Monday, 9 September 2013
We did it before, we can do it again.
A curious flatness accompanied the change of government on Saturday. It was partly rationalised as a result of those polls in the final days suggesting a wipe-out that never materialised. But in the end the result was pretty well as predicted by the national polls (if not the seat-by-seat ones) and the Coalition has ended with a comfortable mandate.
But to do what? Oddly enough, the Coalition doesn’t have policies that the electorate especially wants. The reception to the Paid Parental Leave Scheme was mixed and will not be greatly missed if dumped after the commission of audit as it might. The Carbon tax/price has lost the support it once had after six years of Labor manoeuvres, but now that it is up and running it’s doubtful that the public is so keen for it to be dismantled, especially if it means going back to the polls. As for Direct Action, who doesn’t see that for little more than the political ploy it was? Stop the Boats was an intention that was never a voter priority that commentators claim, but even so, what actual measurers are voters waiting for the Coalition to do on top of what is already being done, buy the boats back?
Ultimately the issue that saw the Coalition returned was not anything specific but one of general competence. Rudd’s inability to make a political case for the ructions of the past six years left the Labor government with a sense of chaos that the Liberals exploited. But the return to order is based on not much more than to propose a return to the Howard years as though little has changed since 2006.
But it has. For a start the economic environment has changed dramatically since 2006. The buoyant fiscal revenues that allowed Howard and Costello to appear economically orthodox by delivering surpluses, while spending to rival Whitlam, has long since fallen away. But more importantly, the political base for any such fiscal orthodoxy went with the right’s agreement to the bail-outs and stimulus to counter the GFC in 2008-09. The ground lost by the right on the importance of massive government intervention remains – no matter how much of song and dance they make on the peripheral aspects of it like pink batts and school halls.
It was why when the Coalition finally released their figures, the embarrassment was not the heavy cuts they had planned but that the modest savings showed how comfortable they were with the deficit continuing for years into the future. As Sinodinos said on election night, the economy is “pretty good” and there appears little appetite, or support, to do much to change its direction. Certainly there was no willingness by Robb on Insiders on Sunday morning to redress the perception that Coalition plans on the “budget crisis” were modest.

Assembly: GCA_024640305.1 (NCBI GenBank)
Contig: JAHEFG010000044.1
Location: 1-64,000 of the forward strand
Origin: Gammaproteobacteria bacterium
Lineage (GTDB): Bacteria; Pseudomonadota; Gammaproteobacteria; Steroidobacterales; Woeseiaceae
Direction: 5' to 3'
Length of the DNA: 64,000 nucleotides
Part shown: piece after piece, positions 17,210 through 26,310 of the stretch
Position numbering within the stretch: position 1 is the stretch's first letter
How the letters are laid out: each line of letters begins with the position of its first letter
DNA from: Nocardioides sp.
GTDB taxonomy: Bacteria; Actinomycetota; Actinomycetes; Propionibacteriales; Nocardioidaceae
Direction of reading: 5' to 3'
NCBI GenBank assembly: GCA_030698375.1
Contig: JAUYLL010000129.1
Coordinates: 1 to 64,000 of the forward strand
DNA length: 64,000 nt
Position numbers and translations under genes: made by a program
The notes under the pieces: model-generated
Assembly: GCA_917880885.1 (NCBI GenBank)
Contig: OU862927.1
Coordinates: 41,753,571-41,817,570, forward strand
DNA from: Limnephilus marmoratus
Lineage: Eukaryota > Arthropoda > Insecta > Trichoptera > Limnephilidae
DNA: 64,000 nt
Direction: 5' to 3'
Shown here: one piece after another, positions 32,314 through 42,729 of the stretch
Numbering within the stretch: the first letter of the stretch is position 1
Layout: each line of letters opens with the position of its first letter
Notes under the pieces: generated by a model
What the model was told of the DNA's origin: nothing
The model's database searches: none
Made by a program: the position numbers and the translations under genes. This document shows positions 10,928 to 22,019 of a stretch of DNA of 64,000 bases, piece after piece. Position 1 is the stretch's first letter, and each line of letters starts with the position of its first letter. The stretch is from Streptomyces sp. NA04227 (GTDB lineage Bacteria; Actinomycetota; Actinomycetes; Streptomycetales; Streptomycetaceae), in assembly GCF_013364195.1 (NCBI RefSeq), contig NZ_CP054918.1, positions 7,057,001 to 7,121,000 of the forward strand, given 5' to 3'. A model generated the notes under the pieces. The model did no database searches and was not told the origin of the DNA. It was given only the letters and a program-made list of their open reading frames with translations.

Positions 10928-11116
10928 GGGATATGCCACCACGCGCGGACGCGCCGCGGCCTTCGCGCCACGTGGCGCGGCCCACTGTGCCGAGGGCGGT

The lack of any real mandate beyond just being competent means the Coalition’s wish to show steady quiet government is not just a pre-election tactic, or a post-election one, but a political necessity whether they wanted to or not. It suggests the possibility that rather Abbott being too keen to push an agenda, the problem might become the reverse, that stability gives way to a perception of drift and that Abbott might turn out to be not quite the “conviction politician” that Murdoch was hoping. The problem from this angle is not Abbott, but that some of his more ideological supporters might start to become restless as a result.
The irony of all of this is that such a drift would be very much repeating the Howard government, at least the first half of it, and it wasn’t till 9/11 and the War on Terror that he became the Man of Steel that his fans remember.
But here we come to a second, more profound change since Howard’s time that is likely to filter through to the Coalition and domestic politics in a more subtle way: the state of US authority in the world. When Howard left Bush was still in the White House and his attempt at US unilateralism was only just unravelling. Now it well and truly has, with not even the UK able to summon up the enthusiasm to follow Obama into Syria, leaving the US in the uncomfortable position of relying on support from a beleaguered French President.